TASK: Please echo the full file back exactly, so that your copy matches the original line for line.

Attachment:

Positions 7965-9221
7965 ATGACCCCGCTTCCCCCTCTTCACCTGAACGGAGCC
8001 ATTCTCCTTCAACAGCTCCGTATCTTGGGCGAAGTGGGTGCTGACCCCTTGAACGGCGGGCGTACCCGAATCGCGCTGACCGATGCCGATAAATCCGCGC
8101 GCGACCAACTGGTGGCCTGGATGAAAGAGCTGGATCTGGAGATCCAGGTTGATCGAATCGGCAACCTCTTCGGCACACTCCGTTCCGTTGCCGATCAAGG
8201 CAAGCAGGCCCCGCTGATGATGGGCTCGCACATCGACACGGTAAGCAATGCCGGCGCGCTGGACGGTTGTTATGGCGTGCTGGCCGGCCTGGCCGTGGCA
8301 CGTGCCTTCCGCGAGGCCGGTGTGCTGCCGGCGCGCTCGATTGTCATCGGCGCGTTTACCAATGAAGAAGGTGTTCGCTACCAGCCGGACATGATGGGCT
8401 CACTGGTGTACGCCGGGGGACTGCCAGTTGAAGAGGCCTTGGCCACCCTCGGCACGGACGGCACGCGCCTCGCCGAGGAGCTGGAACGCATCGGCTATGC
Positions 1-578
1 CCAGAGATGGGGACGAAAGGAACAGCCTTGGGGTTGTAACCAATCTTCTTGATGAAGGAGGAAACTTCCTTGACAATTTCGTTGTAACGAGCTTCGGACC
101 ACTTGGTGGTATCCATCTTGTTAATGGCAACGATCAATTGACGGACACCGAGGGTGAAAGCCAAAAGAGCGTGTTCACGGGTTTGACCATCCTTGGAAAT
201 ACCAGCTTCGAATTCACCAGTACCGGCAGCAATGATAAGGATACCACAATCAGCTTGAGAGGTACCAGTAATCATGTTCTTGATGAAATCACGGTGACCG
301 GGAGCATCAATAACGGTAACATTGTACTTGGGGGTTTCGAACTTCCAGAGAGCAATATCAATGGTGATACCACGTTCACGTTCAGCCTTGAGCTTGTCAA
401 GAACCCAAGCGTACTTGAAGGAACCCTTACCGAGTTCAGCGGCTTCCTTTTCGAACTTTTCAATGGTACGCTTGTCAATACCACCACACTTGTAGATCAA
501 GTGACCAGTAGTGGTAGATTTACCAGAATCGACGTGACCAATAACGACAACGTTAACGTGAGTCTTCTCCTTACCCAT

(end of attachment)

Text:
Positions 7965-9221
7965 ATGACCCCGCTTCCCCCTCTTCACCTGAACGGAGCC
8001 ATTCTCCTTCAACAGCTCCGTATCTTGGGCGAAGTGGGTGCTGACCCCTTGAACGGCGGGCGTACCCGAATCGCGCTGACCGATGCCGATAAATCCGCGC
8101 GCGACCAACTGGTGGCCTGGATGAAAGAGCTGGATCTGGAGATCCAGGTTGATCGAATCGGCAACCTCTTCGGCACACTCCGTTCCGTTGCCGATCAAGG
8201 CAAGCAGGCCCCGCTGATGATGGGCTCGCACATCGACACGGTAAGCAATGCCGGCGCGCTGGACGGTTGTTATGGCGTGCTGGCCGGCCTGGCCGTGGCA
8301 CGTGCCTTCCGCGAGGCCGGTGTGCTGCCGGCGCGCTCGATTGTCATCGGCGCGTTTACCAATGAAGAAGGTGTTCGCTACCAGCCGGACATGATGGGCT
8401 CACTGGTGTACGCCGGGGGACTGCCAGTTGAAGAGGCCTTGGCCACCCTCGGCACGGACGGCACGCGCCTCGCCGAGGAGCTGGAACGCATCGGCTATGC
Positions 1-578
1 CCAGAGATGGGGACGAAAGGAACAGCCTTGGGGTTGTAACCAATCTTCTTGATGAAGGAGGAAACTTCCTTGACAATTTCGTTGTAACGAGCTTCGGACC
101 ACTTGGTGGTATCCATCTTGTTAATGGCAACGATCAATTGACGGACACCGAGGGTGAAAGCCAAAAGAGCGTGTTCACGGGTTTGACCATCCTTGGAAAT
201 ACCAGCTTCGAATTCACCAGTACCGGCAGCAATGATAAGGATACCACAATCAGCTTGAGAGGTACCAGTAATCATGTTCTTGATGAAATCACGGTGACCG
301 GGAGCATCAATAACGGTAACATTGTACTTGGGGGTTTCGAACTTCCAGAGAGCAATATCAATGGTGATACCACGTTCACGTTCAGCCTTGAGCTTGTCAA
401 GAACCCAAGCGTACTTGAAGGAACCCTTACCGAGTTCAGCGGCTTCCTTTTCGAACTTTTCAATGGTACGCTTGTCAATACCACCACACTTGTAGATCAA
501 GTGACCAGTAGTGGTAGATTTACCAGAATCGACGTGACCAATAACGACAACGTTAACGTGAGTCTTCTCCTTACCCAT